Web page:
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View Diary: Early voting in South Florida: Already FUBAR! (154 comments)

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  •  What I meant... (none)
    In DC, there was not a hardcopy printout for each and every vote.  There was a printout, though, for each batch of votes (cards).

    I do realize, we're comparing apples to oranges here, because I'm describing a card-based system, but there should be some similarities.

    When we counted votes, the cards came in from the different voting stations to the elections board at the District Building in DC.  The cards were put into a hopper to be read.  The totals from each batch of cards was stored in the database on a 20 meg removable hard drive.  Each batch generated a report.  A full report could be summoned and printed at any time during the counting showing the current totals and how many votes came from each station.

    This is very different from how it must be done with an all electronic system.  But there must still be some kind of audit trail showing that X number of votes from station X were put into the system.  Subtotals by voting station have to be summonable.  

    If you can't do that, if you have to rely on a final total, then it seems to me you would have enormous problems just setting things up and testing that everything is working the day before counting begins.  

    It's like this.  If you're cooking soup, and you have questions about the ingredients or the stove, you have to taste it occasionally.  Otherwise, you might not be making soup!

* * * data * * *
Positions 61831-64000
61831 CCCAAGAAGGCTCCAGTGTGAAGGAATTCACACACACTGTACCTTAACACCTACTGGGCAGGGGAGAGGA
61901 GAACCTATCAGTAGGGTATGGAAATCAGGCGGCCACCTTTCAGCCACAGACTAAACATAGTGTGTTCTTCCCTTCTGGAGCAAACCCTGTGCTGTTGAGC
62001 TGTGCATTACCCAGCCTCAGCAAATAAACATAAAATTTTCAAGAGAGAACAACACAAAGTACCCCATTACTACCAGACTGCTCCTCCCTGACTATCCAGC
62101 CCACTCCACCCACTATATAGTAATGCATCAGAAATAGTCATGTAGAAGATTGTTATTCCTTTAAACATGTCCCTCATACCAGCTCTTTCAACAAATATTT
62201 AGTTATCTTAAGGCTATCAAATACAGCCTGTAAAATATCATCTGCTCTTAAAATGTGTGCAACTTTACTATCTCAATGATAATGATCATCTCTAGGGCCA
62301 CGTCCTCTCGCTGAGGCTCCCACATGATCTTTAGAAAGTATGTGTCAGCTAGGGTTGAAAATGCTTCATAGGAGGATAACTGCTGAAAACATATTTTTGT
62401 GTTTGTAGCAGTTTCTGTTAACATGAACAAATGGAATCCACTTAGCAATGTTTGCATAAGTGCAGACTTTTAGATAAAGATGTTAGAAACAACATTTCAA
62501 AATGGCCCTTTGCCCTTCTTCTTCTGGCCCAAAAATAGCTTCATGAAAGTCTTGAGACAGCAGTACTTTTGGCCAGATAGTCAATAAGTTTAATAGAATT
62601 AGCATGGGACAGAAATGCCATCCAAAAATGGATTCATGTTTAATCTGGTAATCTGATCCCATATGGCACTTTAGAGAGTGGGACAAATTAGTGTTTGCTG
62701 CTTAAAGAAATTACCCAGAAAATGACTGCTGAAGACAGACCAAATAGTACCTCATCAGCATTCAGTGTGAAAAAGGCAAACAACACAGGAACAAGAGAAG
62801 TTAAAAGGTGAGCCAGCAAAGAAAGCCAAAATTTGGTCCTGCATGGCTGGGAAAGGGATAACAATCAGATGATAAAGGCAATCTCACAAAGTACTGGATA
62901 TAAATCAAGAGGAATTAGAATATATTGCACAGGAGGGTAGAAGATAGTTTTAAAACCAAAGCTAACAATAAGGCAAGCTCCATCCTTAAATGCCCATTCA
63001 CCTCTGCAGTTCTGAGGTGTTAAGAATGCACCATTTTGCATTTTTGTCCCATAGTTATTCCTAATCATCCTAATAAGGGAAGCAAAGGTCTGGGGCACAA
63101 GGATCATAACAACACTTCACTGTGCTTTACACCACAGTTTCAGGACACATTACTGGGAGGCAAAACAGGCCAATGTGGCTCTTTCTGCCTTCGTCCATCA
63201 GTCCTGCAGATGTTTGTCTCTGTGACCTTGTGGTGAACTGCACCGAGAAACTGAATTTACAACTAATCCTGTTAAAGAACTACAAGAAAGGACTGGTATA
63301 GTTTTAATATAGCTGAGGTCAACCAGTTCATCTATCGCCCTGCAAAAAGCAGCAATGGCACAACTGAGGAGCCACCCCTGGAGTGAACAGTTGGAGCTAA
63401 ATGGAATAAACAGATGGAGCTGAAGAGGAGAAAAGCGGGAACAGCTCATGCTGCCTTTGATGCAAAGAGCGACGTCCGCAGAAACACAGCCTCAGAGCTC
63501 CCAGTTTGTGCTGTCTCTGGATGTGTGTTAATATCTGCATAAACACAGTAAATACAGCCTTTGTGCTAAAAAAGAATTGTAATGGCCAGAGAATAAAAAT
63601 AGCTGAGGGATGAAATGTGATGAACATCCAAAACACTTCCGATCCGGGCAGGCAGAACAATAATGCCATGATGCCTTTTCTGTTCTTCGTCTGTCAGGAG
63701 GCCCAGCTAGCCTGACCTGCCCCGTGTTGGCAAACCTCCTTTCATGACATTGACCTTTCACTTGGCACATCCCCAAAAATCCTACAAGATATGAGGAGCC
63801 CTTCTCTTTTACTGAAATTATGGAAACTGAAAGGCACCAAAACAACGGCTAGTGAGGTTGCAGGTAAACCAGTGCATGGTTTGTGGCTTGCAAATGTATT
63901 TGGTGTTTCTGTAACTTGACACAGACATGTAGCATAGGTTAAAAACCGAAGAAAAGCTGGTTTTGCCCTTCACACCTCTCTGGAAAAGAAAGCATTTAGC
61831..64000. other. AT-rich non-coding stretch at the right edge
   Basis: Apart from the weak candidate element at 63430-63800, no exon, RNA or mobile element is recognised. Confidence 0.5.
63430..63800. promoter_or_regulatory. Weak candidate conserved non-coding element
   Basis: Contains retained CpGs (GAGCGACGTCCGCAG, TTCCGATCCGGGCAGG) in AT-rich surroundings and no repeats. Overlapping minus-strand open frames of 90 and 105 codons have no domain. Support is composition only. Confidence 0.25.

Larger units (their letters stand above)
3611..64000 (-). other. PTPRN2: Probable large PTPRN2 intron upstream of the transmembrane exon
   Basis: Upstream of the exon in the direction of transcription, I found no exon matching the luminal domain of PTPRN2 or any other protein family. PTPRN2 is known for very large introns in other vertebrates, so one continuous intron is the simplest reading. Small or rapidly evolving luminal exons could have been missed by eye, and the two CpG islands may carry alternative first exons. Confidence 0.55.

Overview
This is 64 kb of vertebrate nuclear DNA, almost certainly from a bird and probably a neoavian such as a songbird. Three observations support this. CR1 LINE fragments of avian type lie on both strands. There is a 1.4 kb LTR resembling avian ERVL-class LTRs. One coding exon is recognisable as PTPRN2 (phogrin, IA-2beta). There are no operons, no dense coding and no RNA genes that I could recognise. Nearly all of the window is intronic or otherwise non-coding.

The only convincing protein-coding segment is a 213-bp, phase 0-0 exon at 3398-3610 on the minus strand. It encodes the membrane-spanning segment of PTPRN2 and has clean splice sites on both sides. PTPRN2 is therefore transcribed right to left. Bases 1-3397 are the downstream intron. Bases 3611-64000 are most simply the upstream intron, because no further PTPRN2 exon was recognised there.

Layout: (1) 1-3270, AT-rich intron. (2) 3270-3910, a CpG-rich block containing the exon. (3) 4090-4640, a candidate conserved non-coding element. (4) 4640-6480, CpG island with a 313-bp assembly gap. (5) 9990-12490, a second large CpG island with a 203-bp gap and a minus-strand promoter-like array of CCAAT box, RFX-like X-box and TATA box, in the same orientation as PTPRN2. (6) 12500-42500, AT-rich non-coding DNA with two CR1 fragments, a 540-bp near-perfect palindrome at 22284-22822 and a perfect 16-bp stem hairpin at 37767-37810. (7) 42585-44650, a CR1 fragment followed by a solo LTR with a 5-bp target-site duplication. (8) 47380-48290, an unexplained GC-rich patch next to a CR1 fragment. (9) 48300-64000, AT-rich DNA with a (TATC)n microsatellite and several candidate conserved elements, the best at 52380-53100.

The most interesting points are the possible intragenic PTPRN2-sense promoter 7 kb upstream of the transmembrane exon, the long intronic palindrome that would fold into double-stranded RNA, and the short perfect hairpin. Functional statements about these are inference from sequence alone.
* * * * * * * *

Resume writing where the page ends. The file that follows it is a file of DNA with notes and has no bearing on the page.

I think there has to be some way for the supervisor to look at the running totals just to know that everything is working right.

    •  I understood what you meant (none)
      But what I was trying to tell you is that it's not possible.

      The way the software is written, in ALL these systems, is that you cannot get a machine/precinct/district total without "Ending The Election."  

      End Election is a menu option.  

      Only after choosing End Election can you print reports of any kind.  

      Once you End Election, you can't cast a vote in that election again.

      Now, apply those facts to these machines which are in use every day for 2 weeks.

      The only "running" count anyone can get on these machines during an open election is the public counter which tells us how many times the voter access card was fed into the card reader.  That count isn't even how many times the "Cast Ballot" button was pushed, but how many times a voter access card went through the reader.

      So, if a voter goes to the machine, inserts the card and increments the counter but gets the wrong ballot, the card is ejected (the counter is not decremented) and a new card is programmed.  The count is not even true to votes cast.

      •  Jeez... (none)
        Okay, I believe you.

        I don't understand how election board officials ever approved something so hokey.  

        You could hold an entire election that way and find out only at the end that none of the votes registered.  That's ridiculous!

        Somebody must have scratched an awful lot of backs.

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